EMC’s XtremIO is crapping on the badge; it’s an immature ball of destruction that shows how much architecture matters. Or so my favorite storage bloggers say. But customers and resellers seem to have a different take on the destructive XtremIO 3.0 update: They don’t care. Not at all.
EMC made quite a few announcements today at their “Redefine Possible” event in London. There’s a lot of coverage out there already, so I decided to present a summary of the whole thing in “too long; didn’t read” (TL;DR) fashion.
Readers of my blog know that I love computer history. Therefore, I decided to focus my entry in Juniper Networks’ “Build the Best (Lego) Data Center” contest on the history of computing. Specifically, I would re-create key historic machines to contrast them with a modern view.
Data storage isn’t as easy as it sounds, especially at enterprise or cloud scale. It’s simple enough to read and write a bit of data, but much harder to build a system that scales to store petabytes. That’s why I’m keenly focused on a new wave of storage systems built from the ground up for scaling!
Every day, I’m briefed by another company with a range of products from entry-level to high-end. And every day I try to figure out their naming scheme: It seems most IT vendors follow the naming schemes of car companies, but few use the same naming system!
Storage arrays are big, expensive, and difficult to manage. Plus, concentrating storage in a single device puts everything at risk if there is an outage. So why buy a storage array at all? Arrays do a few things very well, and this often makes up for the difference, on balance.
I am often questioned during my Storage for Virtual Environments seminar presentations about VMware’s Pluggable Storage Architecture (PSA). This system is fairly straightforward and concept: VMware provides native multipathing support for a variety of storage arrays, and allows third parties to substitute their own plug-ins at various points in the stack. But the profusion of acronyms and third-party options makes it difficult for end-users to figure out what is going on.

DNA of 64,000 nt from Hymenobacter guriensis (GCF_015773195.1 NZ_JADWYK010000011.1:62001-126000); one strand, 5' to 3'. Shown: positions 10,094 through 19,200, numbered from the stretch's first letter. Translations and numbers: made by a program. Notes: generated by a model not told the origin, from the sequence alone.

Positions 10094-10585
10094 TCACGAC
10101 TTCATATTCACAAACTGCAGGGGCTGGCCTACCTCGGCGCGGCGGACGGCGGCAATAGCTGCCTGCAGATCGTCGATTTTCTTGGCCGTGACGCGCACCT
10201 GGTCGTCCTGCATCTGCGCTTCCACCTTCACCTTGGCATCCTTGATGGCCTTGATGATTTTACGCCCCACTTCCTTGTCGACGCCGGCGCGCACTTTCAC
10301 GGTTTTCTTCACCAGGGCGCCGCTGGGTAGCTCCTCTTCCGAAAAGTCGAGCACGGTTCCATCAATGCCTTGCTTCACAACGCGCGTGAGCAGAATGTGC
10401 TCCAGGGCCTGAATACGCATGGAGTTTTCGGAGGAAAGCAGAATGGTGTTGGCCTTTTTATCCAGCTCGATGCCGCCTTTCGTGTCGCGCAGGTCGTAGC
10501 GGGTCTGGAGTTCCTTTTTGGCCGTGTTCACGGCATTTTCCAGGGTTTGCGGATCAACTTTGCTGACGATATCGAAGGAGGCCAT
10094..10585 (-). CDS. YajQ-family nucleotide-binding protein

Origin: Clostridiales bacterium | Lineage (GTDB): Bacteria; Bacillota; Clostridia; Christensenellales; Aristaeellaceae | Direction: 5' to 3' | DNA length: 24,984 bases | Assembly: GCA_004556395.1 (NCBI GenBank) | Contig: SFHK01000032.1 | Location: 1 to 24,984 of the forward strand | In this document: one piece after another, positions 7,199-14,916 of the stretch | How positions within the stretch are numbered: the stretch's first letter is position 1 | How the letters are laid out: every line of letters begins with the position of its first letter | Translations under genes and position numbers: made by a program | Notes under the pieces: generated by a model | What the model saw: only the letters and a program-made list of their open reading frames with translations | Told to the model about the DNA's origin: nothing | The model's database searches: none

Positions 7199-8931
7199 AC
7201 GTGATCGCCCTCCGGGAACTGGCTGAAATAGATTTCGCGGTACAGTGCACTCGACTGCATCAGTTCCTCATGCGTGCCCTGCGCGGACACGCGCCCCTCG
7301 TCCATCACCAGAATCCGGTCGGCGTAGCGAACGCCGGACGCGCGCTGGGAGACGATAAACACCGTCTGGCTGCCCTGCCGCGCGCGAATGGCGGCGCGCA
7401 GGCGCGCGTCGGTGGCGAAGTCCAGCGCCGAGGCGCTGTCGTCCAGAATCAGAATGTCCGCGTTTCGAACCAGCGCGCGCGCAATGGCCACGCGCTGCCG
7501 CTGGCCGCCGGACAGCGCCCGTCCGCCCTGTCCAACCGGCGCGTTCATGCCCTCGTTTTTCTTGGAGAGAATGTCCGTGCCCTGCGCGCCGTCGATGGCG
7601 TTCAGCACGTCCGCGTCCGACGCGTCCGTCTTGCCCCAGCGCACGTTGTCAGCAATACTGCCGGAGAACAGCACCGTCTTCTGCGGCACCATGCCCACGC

The most exciting enhancements in VMware vSphere 4.1 is the addition of vStorage API for Array Integration (VAAI). This new API allows VMware ESX to offload storage processing functions to capable storage arrays, reducing the workload on the server hardware in introducing new and exciting possibilities for performance and efficiency. VAAI in ESX 4.1 includes three separate capabilities: block zeroing, full copy, and hardware assisted locking.
Happy end-of-the-year week! I’ll be posting an 11-part series on thin provisioning starting today, but last week was eventful as well. I introduced my enterprise IT events calendar and wrote more about HP’s expiring ink and my HP printer’s demise. It was also time to write about The Four Stages of Vendor Blogging and advising my clients to Always Punch Above Their Weight.
Perhaps the previous discussion of spindles left you exhausted, imagining a spindly-legged centipede of a storage system, trying and failing to run on stilts. The Rule of Spindles would be the end of the story were it not for the second horseman: Cache. He stands in front of the spindles, quickly dispatching requests using solid state memory rather than spinning disks. Cache also acts as a buffer, allowing writes to queue up without forcing the requesters to wait in line.